The art experts
To determine, if necessary, the authenticity of a work, it is recommended to refer to a qualified expert. The latter can be an art historian specializing in a given period, an auctioneer, a gallery owner or an antique dealer working for institutions. However, the infallible expert does not exist, quite simply because the infallibility of judgment remains a goal, and cannot be a guarantee of result.
(Domenico Ghirlandaio, Portrait of a Lady, circa 1490, Tempera and oil on wood panel, 56.1 × 37.7 cm, Williamstown, Clark Art Institute. Painting copied by Icilio Federico Joni and later titled Portrait of a Woman as Saint Catherine, Siena, Chigi Saracini collection.)
The expert has an essential place in the detection of fakes and must work hand in hand with scientists who have analytical tools. It all starts with doubt: it is the eye of the beholder that suddenly worries. Indeed, the detection first appears by a disorder – in the aura – which animates the analytical judgment of the expert. The latter can arise at the time of the expertise which is based on the stylistic, iconographic or even technical aspect of the work. The expertise can detect a stylistic, iconographic or technical inconsistency. It is the eye of the expert facing the hand of the artist. The art historian is able to recognize this hand. The autography – a single hand making a canvas – is as important as the cosa mentale, which refers to the intellectual process the artist used to think about the work.
In the 19th century, Giovanni Morelli proposed a new method of attribution and authentication. This process is based on the attribution by stylistic comparison but it adds a nuance. According to him, it is necessary to analyze the details considered secondary, such as the hand or the positioning of the figures in a narrative scene to attribute a hand to the artist or authenticate a work. This is how the Portrait of a Lady painted by Domenico Ghirlandaio in 1490 could be certified authentic compared to the copy made in the 20th century by Icilio Federico Joni, Portrait of a Woman as Saint Catherine. In the latter, the background landscape has been reproduced almost identically; the doubt fell on the features of the face of the young girl. They are the ones who, through comparisons, made it possible to differentiate between the copy and the original.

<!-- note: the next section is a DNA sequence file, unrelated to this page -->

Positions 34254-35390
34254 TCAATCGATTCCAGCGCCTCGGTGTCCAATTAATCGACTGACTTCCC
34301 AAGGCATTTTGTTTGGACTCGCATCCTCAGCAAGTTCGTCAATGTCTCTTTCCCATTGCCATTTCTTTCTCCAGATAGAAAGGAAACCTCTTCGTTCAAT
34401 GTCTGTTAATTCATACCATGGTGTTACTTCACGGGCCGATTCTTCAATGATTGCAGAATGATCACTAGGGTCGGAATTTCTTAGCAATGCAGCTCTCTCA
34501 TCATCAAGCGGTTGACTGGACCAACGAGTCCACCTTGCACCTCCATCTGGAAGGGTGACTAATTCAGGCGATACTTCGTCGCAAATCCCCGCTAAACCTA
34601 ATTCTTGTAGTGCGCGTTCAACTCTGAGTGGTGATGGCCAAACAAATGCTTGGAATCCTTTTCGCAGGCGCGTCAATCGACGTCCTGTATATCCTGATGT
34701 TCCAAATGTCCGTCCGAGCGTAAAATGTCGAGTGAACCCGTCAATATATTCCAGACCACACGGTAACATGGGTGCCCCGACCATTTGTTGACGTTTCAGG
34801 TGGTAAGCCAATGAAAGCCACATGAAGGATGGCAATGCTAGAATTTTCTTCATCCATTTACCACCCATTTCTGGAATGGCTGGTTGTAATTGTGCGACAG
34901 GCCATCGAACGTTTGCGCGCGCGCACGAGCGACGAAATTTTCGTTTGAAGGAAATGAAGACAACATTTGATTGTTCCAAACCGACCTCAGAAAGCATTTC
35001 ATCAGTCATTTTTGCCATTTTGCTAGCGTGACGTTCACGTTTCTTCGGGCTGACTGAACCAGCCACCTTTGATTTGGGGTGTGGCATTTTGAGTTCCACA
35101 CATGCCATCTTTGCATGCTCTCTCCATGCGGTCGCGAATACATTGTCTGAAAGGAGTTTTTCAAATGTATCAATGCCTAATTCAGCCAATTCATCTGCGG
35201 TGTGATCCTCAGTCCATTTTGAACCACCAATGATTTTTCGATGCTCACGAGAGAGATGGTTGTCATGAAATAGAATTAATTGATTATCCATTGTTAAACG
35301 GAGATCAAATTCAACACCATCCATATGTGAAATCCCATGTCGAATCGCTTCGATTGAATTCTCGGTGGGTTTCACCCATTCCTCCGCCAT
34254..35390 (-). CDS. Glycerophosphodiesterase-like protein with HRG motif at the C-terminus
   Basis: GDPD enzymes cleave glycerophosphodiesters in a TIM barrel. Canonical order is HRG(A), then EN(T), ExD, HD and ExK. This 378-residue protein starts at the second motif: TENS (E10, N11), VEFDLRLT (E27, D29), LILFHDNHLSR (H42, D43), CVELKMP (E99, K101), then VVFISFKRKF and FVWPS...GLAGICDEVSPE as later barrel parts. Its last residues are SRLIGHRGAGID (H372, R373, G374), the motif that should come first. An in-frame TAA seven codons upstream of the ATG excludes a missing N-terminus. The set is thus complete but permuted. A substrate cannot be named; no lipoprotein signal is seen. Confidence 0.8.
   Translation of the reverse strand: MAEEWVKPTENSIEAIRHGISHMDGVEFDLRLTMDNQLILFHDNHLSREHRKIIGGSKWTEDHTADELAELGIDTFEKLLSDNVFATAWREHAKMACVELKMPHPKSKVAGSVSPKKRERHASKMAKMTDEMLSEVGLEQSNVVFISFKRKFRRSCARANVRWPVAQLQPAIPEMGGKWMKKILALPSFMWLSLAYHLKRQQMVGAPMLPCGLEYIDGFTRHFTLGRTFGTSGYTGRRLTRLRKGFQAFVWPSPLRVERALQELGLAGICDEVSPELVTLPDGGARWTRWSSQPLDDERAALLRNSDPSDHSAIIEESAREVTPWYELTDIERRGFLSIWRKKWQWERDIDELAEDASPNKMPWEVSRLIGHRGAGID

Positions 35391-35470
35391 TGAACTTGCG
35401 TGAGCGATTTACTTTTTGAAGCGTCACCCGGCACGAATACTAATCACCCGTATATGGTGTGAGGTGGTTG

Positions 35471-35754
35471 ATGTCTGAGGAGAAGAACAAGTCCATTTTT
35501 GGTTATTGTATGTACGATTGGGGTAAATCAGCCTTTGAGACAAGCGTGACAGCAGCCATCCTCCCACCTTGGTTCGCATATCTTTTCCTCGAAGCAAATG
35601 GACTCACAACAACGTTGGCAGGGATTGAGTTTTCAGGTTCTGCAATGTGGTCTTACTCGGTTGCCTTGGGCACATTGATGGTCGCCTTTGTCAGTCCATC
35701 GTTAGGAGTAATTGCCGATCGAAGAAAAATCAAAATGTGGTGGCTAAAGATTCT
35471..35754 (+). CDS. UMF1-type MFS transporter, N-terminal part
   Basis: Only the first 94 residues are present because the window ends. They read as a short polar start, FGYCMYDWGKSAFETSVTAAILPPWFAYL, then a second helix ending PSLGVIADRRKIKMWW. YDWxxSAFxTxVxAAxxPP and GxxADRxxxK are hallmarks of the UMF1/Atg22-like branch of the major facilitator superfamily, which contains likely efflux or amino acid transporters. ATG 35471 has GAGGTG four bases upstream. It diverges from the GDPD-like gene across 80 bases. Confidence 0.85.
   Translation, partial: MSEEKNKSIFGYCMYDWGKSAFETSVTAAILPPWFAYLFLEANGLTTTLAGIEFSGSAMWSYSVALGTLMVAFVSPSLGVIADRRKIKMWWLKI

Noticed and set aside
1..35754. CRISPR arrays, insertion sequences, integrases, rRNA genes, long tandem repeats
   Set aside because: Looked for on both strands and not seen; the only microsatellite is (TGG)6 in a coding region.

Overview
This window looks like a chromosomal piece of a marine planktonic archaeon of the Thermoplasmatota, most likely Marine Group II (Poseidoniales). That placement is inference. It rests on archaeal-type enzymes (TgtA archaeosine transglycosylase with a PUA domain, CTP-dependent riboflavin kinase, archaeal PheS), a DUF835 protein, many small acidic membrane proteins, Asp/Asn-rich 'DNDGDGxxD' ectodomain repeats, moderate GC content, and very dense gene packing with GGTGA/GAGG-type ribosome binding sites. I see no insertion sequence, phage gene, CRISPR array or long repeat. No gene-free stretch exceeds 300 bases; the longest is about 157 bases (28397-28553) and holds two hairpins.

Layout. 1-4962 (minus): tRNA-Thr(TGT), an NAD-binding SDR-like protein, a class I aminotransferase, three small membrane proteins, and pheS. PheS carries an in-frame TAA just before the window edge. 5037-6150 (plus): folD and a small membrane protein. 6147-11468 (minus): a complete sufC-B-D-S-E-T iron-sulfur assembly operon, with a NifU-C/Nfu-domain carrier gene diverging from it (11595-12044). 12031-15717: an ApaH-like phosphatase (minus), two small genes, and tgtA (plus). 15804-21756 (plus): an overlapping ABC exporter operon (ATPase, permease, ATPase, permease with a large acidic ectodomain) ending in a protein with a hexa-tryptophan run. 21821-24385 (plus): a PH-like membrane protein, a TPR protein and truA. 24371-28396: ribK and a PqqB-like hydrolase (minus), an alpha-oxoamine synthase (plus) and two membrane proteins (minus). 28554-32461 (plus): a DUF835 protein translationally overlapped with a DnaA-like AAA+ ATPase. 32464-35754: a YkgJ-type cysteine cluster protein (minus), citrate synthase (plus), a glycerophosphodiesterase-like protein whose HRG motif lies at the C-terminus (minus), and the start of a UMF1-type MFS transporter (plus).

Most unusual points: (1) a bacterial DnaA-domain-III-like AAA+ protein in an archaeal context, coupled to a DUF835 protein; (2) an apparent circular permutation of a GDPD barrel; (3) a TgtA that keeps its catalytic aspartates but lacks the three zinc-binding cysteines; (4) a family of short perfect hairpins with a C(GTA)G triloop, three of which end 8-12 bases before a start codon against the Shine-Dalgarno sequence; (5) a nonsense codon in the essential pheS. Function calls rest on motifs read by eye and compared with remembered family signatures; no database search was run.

Sometimes the analysis by stylistic comparison is not enough, the doubts of the experts are subject to verification by a laboratory analysis of the work. Several devices allow it, they use the technique of grazing light, ultraviolet rays, X-rays, the electron microscope, and other tools, more and more elaborate: thus the physico-chemical analysis of substances can also bring important information and let you know if it was well used at that time. In some cases, we also focus on the analysis of elements related to the work, for example the frame, the stretcher of a canvas, the microscopic residues attached to varnishes, patinas (mineral dust, pollen), fingerprints, etc.
Since the 1920s and in this specific case, the X-ray has made it possible, for example, to detect copies because it penetrates to the heart of the pictorial layer and makes it possible to go as far as the preparatory drawing. The Christ of the Passion held in New York by the Metropolitan Museum of Art painted by a Flemish primitive in the 15th century features Christ, a woman at his side praying while holding a book against a 16th-century Renaissance background. The decor develops a checkerboard tiled floor that extends – thanks to a beautiful perspective – to a small wall. Below, to the right of this scene, is an angel carrying an antique pillar in the Doric register. Examination of the work by X-ray reveals that all the background decoration does not exist, as well as the angel carrying the Doric column: it is therefore a later addition.
(Includes texts from Wikipedia translated and adapted by Nicolae Sfetcu)